— Sayuri (Julie) Heinl, Licensed Marriage & Family Therapist in Arlington, VA

I have had hands-on training and have experience running a court ordered anger management group.

— Jess Callaway, Licensed Resident in Counseling in Norfolk, VA
 

I've gained expertise in anger management through education and skill development, addressing challenging family dynamics, conflict resolution, and children's anger. My approach includes recognizing triggers, practicing mindfulness, deep breathing, and promoting assertive communication. These strategies have enabled me to effectively manage anger, and assist with fostering healthier emotional responses.

— Dawn Studniarz, Student Therapist

Our work together will help channel the self-preservation properties behind anger toward your gaining insight and a powerful way to pursue self-regulation, acceptance, healthy boundaries and safety. Internal Family Systems (IFS)

— Gwenevere Abriel, Licensed Marriage & Family Therapist in Coconut Creek, FL
 

I believe that anger is an expression of underlying unmet needs. Let’s work together to help you gain the skills to emotionally regulate intense emotions and strengthen your communication with your loved ones.

— Anna Abramyan, Clinical Social Worker in Olympia, WA

Angry people are often misunderstood. I know the regret and shame that can come after losing your temper, yet again. While anger can bring out the worst parts of us that we usually like to keep hidden, it can also feel good to know that it keeps people from taking advantage or messing with us. Let's try to tame that anger so it feels like you're more in control of it, rather than the other way around.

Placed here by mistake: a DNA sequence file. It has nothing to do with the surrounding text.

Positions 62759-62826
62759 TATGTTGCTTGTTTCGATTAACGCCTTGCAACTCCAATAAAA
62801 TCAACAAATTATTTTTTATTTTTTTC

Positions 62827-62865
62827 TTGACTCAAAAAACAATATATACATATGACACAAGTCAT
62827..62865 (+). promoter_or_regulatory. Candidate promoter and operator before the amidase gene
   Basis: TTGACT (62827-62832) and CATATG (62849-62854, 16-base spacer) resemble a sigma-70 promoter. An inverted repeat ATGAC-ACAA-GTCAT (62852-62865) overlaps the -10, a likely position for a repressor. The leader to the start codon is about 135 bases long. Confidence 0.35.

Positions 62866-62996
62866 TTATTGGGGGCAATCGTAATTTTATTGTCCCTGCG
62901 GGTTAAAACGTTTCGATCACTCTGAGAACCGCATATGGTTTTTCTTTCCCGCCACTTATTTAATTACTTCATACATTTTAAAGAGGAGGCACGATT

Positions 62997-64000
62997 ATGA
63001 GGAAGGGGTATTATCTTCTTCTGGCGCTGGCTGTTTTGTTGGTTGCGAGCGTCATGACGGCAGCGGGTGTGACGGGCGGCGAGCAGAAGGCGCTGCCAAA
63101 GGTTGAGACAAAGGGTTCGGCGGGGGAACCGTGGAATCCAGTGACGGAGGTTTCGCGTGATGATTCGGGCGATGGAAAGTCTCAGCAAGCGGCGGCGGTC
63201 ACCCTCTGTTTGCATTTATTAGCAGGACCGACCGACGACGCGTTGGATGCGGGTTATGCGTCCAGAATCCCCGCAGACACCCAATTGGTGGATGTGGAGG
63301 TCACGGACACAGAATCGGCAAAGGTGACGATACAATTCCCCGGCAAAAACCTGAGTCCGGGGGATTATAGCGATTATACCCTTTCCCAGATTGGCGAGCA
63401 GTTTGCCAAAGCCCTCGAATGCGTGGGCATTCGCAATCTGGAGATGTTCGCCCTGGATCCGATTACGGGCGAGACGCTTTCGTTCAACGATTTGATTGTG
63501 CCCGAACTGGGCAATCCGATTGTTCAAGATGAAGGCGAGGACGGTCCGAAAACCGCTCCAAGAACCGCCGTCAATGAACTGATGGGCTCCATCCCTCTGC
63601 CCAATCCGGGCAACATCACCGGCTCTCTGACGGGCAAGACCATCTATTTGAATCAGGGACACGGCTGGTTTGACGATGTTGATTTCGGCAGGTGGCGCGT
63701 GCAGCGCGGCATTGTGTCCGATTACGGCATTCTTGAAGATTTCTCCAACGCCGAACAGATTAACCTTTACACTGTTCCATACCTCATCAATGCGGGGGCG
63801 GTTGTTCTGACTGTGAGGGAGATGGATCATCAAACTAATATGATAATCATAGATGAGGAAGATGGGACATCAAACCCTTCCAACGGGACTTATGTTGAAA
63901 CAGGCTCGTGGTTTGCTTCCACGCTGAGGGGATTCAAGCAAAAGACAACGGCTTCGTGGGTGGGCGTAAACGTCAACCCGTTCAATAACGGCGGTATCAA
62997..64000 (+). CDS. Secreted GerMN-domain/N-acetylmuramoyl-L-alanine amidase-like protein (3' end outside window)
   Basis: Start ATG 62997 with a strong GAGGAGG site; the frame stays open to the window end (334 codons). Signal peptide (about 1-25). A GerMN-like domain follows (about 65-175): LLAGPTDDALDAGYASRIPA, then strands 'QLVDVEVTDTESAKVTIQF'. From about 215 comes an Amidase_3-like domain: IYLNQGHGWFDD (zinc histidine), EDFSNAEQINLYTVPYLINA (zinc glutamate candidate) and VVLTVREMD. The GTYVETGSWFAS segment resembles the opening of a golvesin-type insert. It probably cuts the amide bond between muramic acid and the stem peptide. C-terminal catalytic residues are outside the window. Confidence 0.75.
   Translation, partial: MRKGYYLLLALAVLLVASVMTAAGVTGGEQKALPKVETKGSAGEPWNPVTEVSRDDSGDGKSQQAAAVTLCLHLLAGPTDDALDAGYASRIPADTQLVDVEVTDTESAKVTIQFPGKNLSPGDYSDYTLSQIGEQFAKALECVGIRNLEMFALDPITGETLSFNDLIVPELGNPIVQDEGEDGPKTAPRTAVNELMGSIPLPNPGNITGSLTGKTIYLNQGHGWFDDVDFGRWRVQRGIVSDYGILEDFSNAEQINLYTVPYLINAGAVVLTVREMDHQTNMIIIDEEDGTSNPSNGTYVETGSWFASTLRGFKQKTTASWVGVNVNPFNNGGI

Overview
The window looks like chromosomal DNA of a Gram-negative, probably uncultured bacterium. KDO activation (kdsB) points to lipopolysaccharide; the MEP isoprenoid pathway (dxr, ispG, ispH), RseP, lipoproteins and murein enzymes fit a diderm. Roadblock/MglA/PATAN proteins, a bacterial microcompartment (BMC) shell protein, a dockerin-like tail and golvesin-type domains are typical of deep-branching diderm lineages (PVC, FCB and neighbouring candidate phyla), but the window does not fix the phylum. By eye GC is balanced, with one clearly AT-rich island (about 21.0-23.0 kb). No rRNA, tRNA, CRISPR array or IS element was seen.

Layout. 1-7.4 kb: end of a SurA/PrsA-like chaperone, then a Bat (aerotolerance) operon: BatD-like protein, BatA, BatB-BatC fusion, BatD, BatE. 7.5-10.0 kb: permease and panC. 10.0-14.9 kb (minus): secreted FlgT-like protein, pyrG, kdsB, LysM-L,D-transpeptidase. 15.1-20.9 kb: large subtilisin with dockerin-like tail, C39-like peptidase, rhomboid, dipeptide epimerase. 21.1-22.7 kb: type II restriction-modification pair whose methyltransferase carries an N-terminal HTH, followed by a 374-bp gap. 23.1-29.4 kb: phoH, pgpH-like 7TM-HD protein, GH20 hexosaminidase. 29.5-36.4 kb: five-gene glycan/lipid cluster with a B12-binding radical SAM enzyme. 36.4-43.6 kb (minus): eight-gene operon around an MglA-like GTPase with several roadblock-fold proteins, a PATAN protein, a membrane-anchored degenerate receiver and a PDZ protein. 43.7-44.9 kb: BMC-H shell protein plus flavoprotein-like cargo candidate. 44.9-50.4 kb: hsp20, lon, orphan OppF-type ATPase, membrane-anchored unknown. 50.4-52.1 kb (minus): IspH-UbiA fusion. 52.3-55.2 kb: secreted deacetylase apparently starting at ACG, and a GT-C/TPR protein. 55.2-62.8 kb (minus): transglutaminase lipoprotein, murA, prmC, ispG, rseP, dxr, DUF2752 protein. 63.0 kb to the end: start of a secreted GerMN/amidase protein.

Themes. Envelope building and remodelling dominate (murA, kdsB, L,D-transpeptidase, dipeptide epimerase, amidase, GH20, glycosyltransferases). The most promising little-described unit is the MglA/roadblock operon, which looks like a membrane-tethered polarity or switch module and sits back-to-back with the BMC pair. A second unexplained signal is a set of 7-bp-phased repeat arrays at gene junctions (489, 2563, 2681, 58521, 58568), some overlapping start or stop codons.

— Sayuri (Julie) Heinl, Licensed Marriage & Family Therapist in Arlington, VA
 

I have taught court-approved Domestic Violence and anger management for a number of years. I use a compassion-based, trauma-focused approach to understanding the role of anger and emotional regulation in your life.

— Frank Thewes, Licensed Clinical Social Worker in Princeton, NJ

Anger is a powerful emotion AND it's an energy we feel strongly in our bodies. The feeling of anger can often tell us that something isn't right in the current moment. It may also be the result of unmet needs that culminated in feelings of anger for you as a young child. When unaddressed, this anger continues into adulthood. There are many ways that anger can be addressed - through changing thoughts & beliefs, learning to express feelings & needs and more.

— Annette Barnett, Associate Marriage & Family Therapist in Saratoga, CA
 

Anger can be one of the most difficult emotions to navigate. Out of control anger is surprisingly common. It can affect our relationships, careers, and even our health. Anger is a normal human emotion. I can show you how to use anger in a constructive, relationship building way as opposed to suppressing it or being out of control. I can show you how smart your anger is, through emotional management counseling. Most importantly, I don’t want you to give up your anger.

— Chardonnay Badchkam, Licensed Clinical Mental Health Counselor in , NY

Dealing with serious anger issues are consumed with anger. These individuals can be defiant and may turn to violence, self-harm, risky behavior, and illegal activity as a way to cope with strong feelings. They may lash out with anger in response to outside stressors or an untreated or undiagnosed mental disorder.

— Christopher Arlee, Mental Health Counselor in New Rochelle, NY
 

I use Dialectical behavior therapy for anger management treatment and will guide you weekly to uncover your triggers, see what the anger is masking, and help you learn healthy coping mechanisms.

— Gabrielle Hollis, Licensed Clinical Social Worker in KY, CO